Early Life and Work
Raphael was born in Urbino, Italy. His father, Giovanni Santi, was a painter to the Duke and somewhat of a poet. Because Raphael grew up in the environment of the court, he gained great manners and social skills. His mother, Mágia, died in 1491, when Raphael was only eight. When Raphael’s father died in 1494, he became an orphan at the age of eleven. His uncle Bartolomeo became his guardian. Raphael’s talent shone through at an early age; he played a part in managing his father’s studio. Starting around 1500, at age seventeen, Raphael became a pupil to Pietro Perugino in Perugia.
In the year 1501, Raphael was deemed a "master", which meant that his training was complete. His first documented painting was also finished in this year. The painting was the Baronci altarpiece for the church of Saint Nicholas of Tolentino in Città di Castello. In the ensuing years, Raphael painted more works for other churches near Saint Nicholas. He also began painting Madonnas and portraits in the early stages of his career.
The "Florentine Period" (1504-1508)
Raphael worked in varied centers in Northern Italy, and spent a lot of time in Florence. The “Florentine Period” reflects the influence that Florentine art had upon Raphael’s work. However, his own style is still seen in paintings of his from this time period. His subjects became more dynamic and more complex. Leonardo da Vinci’s paintings were the most influential to Raphael in the “Florentine Period.”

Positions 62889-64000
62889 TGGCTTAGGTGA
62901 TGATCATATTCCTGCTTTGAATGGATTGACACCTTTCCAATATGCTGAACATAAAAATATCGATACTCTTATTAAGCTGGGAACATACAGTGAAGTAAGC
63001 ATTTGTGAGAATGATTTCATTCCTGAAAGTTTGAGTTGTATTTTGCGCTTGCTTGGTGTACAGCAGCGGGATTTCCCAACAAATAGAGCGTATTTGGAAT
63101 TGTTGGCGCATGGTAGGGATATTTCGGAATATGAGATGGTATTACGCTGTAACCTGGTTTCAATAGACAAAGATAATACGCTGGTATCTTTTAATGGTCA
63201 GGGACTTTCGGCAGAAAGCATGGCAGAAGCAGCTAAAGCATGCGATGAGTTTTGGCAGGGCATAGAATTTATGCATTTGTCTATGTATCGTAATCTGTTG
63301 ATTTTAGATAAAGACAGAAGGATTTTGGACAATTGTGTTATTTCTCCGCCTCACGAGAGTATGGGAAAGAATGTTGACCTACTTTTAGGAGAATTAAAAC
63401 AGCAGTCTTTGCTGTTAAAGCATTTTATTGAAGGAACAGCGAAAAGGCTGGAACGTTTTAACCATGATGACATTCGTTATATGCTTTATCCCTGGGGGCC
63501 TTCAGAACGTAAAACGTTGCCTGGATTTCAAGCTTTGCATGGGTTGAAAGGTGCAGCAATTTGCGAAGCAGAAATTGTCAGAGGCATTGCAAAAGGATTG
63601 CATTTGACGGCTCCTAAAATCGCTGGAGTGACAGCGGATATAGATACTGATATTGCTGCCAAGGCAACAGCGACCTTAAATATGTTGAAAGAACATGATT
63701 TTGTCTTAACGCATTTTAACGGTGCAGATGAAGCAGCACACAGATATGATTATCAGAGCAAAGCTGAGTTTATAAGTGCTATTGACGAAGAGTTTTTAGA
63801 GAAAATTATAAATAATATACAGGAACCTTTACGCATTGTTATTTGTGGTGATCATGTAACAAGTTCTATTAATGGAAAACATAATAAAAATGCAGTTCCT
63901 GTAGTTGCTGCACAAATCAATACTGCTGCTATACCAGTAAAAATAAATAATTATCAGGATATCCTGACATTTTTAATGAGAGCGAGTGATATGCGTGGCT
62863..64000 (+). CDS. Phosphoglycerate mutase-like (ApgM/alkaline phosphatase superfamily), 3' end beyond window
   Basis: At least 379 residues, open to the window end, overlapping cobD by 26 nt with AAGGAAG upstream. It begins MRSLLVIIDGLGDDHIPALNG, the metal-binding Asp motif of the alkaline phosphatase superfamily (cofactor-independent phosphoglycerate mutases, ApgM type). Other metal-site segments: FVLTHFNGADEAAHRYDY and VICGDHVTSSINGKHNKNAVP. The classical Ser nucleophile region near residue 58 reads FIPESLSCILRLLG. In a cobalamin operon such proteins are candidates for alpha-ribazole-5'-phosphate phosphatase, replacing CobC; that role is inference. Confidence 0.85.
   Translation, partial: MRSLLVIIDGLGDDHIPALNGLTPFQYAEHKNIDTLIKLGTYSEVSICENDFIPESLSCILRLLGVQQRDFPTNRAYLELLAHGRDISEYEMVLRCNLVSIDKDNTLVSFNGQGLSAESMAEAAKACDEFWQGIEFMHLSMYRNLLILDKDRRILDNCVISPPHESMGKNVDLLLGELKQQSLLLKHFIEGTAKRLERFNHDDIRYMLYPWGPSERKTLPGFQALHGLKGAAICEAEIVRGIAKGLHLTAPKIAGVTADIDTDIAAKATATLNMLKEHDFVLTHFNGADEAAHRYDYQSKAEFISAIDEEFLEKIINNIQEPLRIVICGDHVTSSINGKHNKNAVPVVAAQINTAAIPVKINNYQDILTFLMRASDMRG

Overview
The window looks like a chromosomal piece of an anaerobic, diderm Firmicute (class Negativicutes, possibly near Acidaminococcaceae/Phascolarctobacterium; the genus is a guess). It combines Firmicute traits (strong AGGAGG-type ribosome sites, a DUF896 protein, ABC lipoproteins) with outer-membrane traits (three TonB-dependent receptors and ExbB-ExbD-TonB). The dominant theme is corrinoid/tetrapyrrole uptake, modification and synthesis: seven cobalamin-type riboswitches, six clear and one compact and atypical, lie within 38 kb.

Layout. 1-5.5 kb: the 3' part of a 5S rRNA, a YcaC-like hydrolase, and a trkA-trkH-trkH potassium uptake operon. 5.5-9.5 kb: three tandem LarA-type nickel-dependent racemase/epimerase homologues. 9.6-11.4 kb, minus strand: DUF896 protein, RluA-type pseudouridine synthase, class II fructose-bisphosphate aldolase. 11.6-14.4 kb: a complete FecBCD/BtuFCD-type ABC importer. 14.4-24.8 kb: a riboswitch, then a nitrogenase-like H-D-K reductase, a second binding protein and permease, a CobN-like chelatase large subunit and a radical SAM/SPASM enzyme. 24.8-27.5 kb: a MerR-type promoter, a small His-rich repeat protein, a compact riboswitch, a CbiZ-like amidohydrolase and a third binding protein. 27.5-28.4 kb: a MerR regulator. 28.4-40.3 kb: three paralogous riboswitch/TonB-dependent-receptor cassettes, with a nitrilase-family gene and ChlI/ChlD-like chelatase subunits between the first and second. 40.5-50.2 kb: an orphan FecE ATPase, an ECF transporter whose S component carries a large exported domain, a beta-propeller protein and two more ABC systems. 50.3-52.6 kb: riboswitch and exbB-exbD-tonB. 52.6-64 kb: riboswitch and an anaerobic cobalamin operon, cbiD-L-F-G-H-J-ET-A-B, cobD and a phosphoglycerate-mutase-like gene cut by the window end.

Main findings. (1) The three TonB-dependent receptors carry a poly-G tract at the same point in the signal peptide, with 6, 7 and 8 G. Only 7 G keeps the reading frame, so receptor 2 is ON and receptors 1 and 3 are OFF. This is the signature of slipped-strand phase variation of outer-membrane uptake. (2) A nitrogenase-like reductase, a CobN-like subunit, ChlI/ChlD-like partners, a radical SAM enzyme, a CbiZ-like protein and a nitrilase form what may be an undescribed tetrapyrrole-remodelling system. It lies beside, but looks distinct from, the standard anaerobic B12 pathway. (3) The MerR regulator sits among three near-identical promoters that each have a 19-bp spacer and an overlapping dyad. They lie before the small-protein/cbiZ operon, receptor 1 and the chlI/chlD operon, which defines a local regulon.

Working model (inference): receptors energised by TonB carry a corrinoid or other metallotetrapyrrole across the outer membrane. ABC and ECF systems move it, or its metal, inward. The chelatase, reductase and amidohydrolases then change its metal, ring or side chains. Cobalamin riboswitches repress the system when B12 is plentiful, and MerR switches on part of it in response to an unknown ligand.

Part of Raphael's "Roman Period" (end of 1508 until his death), these Stanze were entire walls and sometimes ceilings covered in religious scenes painted on grand scales for churches. These are what Raphael is most remembered for and the most impressive of his works to view.
Raphael designed a series of cartoons to be printed on tapestries, was for a time the most important architect in Rome, completed a number of drawings, and designed several engravings for the newly-developed reproductive printing press.
Raphael was influenced by Pietro Perugino, Fra Bartolomeo, Leonardo da Vinci, and Michelangelo.